Though retired from ranching, Waddell draws inspiration from and misses tending his stock.

Montana has long attracted and produced writers and artists. In the late 1800s it drew “Cowboy Artist” Charles M. Russell and painter Joseph Henry Sharp, who rendered portraits of Indian survivors of the Little Bighorn. Need more examples of writers? Theodore Waddell is happy to provide. “In the 1950s and ’60s writers like A.B. Guthrie Jr. and Dorothy M. Johnson were celebrating the West in their writings,” he says. “Tom McGuane and others arrived in Livingston. In 1968 Richard Hugo arrived at the University of Montana. He hired William Kittredge, and the show was off and running.” To the list of homegrown artists one should add Waddell [theodorewaddell.com], whose art book/memoir Cheatgrass Dreams was honored by Western Writers of America as a 2021 Spur Award finalist for contemporary nonfiction. His 2019 canvas Monida Angus # 23, the cover illustration for Cheatgrass Dreams, is representative of the modernist painter’s work.

The painting is described as oil encaustic on canvas, but Waddell calls that a misnomer. “I use a cold wash using Dorland’s Wax Medium, because this allows me to see many of the brush strokes underneath the surface,” he says. “Painting is like our history—it accumulates.”

“Cheatgrass Dreams Dr. # 1”

“Nearly all my works have a geographic reference, places where I have seen something that inspired a painting,” Waddell says. “Between studios in Hailey, Idaho, and Sheridan, Mont., I’ve probably traveled over Monida Pass over 100 times. I saw something special on one of those drives, so I painted it, because it just kept resonating in my head. No idea about how long it took for me to work on that piece, and when someone asks that question, all I can answer is, ‘A lifetime.’”

Born in Billings in 1941, Waddell studied at the Brooklyn Museum of Art and received a master of fine arts from Wayne State University in Detroit. His work is exhibited at such museums as the Booth Museum of Western Art, the Buffalo Bill Center of the West and the Denver Museum of Art. His wife, Lynn Campion, is a writer and photographer who teaches at the Sun Valley Art Center.

Waddell, like C.M. Russell, was drawn to the Western lifestyle, but where Russell cowboyed, Waddell turned to ranching. Waddell dedicated Cheatgrass Dreams “to cows, who have changed my life.” “I quit my tenured faculty position [at the University of Montana in Missoula] in order to take over a family ranch,” Waddell explains. “With no experience, I had to learn everything. We had 200 mother cows on the first ranch. I quickly learned that if I took care of them, they would take care of me. And they did.”

‘The cows were an important part of my life. They still are, but through a more distant lens, where I can observe them in my travels back and forth to Montana’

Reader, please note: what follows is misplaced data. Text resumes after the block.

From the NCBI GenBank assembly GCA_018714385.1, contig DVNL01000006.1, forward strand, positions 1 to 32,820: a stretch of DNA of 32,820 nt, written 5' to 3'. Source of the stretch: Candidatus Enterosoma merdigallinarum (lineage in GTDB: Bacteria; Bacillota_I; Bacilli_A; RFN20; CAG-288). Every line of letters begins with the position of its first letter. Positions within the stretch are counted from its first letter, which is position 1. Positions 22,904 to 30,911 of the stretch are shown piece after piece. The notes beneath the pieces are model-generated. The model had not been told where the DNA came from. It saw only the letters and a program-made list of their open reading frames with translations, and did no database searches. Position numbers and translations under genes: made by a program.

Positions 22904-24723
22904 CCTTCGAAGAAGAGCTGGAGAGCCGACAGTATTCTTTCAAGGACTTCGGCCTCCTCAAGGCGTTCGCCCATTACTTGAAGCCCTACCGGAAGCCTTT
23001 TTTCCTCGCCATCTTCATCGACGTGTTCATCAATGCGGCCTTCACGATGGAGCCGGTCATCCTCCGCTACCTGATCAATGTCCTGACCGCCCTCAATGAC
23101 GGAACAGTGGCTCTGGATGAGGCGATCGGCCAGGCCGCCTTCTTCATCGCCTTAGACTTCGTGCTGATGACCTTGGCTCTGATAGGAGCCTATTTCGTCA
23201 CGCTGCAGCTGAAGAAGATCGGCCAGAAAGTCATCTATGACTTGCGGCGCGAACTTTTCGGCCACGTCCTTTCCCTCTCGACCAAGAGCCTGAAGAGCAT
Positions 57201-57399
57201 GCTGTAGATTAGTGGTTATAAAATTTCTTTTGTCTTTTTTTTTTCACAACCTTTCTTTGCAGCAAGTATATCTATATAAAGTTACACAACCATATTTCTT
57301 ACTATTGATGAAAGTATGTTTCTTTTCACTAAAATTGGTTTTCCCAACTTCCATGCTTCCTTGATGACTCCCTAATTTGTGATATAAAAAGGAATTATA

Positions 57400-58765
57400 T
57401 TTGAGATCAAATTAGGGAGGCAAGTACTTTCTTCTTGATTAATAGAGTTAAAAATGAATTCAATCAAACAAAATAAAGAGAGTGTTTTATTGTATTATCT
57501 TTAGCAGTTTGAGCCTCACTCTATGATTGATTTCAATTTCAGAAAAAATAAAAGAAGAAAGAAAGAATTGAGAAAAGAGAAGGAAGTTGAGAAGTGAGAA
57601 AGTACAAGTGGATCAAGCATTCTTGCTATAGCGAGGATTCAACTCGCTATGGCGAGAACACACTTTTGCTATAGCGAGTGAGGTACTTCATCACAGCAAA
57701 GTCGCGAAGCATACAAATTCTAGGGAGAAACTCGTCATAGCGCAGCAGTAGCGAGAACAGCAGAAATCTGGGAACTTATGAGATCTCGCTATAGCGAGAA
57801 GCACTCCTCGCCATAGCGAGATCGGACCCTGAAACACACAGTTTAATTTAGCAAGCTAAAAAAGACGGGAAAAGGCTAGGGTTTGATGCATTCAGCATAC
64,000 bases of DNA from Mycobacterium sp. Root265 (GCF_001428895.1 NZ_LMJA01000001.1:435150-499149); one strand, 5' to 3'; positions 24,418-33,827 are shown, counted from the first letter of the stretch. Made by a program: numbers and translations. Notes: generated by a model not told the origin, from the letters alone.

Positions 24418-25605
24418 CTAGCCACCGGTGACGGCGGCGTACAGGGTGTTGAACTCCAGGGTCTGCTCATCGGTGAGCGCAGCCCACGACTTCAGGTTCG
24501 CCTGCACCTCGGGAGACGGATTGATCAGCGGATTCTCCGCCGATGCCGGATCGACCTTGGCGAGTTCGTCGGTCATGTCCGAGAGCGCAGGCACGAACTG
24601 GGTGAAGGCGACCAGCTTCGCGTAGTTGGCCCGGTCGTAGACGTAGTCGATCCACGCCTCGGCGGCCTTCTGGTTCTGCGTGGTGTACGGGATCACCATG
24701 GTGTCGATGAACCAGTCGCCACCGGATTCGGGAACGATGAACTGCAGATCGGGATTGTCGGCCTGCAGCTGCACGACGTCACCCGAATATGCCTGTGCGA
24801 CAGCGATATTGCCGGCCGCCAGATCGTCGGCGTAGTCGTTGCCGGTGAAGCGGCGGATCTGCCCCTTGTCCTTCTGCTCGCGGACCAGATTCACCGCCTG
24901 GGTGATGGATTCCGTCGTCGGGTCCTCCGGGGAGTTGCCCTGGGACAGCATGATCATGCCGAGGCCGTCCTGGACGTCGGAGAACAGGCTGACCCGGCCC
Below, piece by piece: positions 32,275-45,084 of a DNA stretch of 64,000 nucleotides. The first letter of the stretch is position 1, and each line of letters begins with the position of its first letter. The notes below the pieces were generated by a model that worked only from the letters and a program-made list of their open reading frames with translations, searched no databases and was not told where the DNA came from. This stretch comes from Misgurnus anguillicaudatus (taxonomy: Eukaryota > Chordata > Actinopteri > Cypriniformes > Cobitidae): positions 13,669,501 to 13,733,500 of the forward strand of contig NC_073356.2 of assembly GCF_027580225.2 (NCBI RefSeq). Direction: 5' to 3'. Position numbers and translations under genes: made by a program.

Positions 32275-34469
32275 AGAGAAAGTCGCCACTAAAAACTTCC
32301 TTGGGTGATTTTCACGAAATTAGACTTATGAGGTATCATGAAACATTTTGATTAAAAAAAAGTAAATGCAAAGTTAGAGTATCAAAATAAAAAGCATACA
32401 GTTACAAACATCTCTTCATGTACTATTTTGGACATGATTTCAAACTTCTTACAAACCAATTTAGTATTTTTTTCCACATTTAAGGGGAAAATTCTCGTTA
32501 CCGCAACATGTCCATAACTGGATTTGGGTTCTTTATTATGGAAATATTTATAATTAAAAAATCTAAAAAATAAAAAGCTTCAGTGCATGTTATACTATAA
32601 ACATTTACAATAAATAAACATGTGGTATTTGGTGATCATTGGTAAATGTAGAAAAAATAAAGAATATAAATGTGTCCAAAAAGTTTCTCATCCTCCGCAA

But cattle aren’t the only animals Waddell is drawn to. He has illustrated a series of children’s books about a Bernese mountain dog named Tucker and is working with Campion on the latest volume, Tucker Plays the Back Nine.

“Dogs, cats and horses have always been a part of my life,” says Waddell, who doesn’t sketch first and paints only with oils because he likes the fact oil paint takes longer to dry than acrylics or watercolor. “In the past 25 years I have slowed down a bit with cattle, but we live with Bernese mountain dogs, horses and a Maine Coon cat. I love to paint these animals. And because of where we live, elk are grazing or moving just outside our kitchen window almost every day. Adding to that are the bands of sheep that annually move through our valley in spring and fall. A wonderful history, and great painting.”

“Cheatgrass Dreams Dr. # 7”

In Cheatgrass Dreams Waddell notes that ranching and art are about problem-solving. “When you are looking at your herd or a field of alfalfa, there is always something that requires your attention and demands a solution,” he explains. “When standing in front of a canvas, there are also problems to solve—color, composition, subject matter, the dryness of the medium, etc.”

Since giving up ranching, Waddell says, he does miss cows. “Sometimes a great deal,” he admits. “But as I remember the amount of work involved and the state of my health as I grow older, I have to let it go. Art dominates my life now, as does writing. The cows were an important part of my life. They still are, but through a more distant lens, where I can observe them in my travels back and forth to Montana.”

Would he be the same artist if he were in Arizona or running cattle for 30 years somewhere other than Montana? “Probably not,” says Waddell,  “The Arizona terrain is nothing like most of the land in Montana. I paint what I see and have spent my life studying the landscape in Montana and Idaho.” WW

This article was published in the December 2021 Wild West.